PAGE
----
When you read your story, does it sound off, maybe you can’t quite put your finger on it, but you know you’ve done something wrong? Sometimes–maybe even lots of times–there are simple fixes. These writer’s tips will come at you once a week, giving you plenty of time to go through your story and make the adjustments.
When I first heard about Stephen King’s how-to book, On Writing, I didn’t even check it out. I figured a horror writer couldn’t teach me what I needed to know about writing.
I was wrong. Turns out, his book is chock full of common sense, easy-to-understand hints about how to write a great novel, be it literary fiction, historic, horror, or any other genre. King just seems to get it–the twists of plots, the fascination of characters, the uniqueness of settings.
Here are seven of his tips. For more depth on them, visit the Positivity Blog:
- Get to the point
- Write a draft. Then let it rest
- Cut down your text
- Be relatable and honest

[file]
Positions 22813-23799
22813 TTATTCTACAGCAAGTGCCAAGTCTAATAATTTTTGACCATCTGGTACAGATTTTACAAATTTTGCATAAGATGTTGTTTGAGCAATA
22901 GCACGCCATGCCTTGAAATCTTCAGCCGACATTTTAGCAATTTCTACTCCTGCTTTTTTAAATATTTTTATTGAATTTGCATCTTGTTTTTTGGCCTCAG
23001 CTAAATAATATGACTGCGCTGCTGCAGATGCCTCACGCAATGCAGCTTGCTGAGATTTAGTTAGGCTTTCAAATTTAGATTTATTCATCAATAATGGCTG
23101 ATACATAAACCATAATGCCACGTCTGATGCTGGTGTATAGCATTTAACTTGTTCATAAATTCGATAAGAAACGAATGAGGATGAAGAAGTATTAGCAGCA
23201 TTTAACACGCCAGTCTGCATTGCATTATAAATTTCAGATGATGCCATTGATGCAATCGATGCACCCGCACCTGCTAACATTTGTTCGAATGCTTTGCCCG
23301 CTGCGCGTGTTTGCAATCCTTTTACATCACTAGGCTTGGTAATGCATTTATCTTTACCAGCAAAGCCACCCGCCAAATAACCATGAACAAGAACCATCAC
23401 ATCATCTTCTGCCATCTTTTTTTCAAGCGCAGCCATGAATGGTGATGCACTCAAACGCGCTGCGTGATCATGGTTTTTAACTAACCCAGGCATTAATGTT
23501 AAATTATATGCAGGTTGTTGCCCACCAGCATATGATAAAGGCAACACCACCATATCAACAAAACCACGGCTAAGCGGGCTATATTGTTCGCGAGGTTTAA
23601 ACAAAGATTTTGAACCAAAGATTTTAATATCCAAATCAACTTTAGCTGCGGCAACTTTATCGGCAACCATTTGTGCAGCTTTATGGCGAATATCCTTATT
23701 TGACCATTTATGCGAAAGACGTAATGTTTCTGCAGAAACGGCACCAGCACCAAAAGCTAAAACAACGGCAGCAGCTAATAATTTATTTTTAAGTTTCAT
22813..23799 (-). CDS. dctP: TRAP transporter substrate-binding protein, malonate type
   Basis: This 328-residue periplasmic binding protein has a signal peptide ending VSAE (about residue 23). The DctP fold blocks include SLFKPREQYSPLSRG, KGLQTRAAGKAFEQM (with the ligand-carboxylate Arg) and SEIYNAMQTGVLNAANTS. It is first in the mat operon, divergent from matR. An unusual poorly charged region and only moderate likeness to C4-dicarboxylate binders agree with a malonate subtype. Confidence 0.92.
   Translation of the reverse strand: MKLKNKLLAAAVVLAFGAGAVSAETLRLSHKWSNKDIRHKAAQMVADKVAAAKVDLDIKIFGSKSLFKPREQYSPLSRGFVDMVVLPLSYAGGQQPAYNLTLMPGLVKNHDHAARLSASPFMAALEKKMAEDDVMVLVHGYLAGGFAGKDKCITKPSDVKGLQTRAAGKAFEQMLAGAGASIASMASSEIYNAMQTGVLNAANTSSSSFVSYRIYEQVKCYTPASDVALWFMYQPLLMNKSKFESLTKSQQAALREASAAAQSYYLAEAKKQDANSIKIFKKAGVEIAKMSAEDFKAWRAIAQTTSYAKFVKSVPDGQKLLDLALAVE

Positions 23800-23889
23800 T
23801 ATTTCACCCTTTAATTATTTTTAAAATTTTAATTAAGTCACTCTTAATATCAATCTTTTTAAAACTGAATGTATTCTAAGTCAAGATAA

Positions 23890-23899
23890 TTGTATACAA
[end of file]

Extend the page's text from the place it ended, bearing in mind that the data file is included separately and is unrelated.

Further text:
- Don´t care too much what others may think
- Read a lot
- Write a lot
I just had a tough round with my writer’s group last Monday so I’m especially happy to read #5.
What’s your favorite?
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Jacqui Murray is the editor of a technology curriculum for K-fifth grade and creator of two technology training books for middle school. She is the author of Building a Midshipman, the story of her daughter’s journey from high school to United States Naval Academy midshipman. She is webmaster for five blogs, an Amazon Vine Voice book reviewer, a columnist for Examiner.com, Editorial Review Board member for Journal for Computing Teachers, an IMS tech expert, and a weekly contributor to Write Anything and Technology in Education. Currently, she’s working on a techno-thriller that should be ready this summer. Contact Jacqui at her writing office or her tech lab, Ask a Tech Teacher.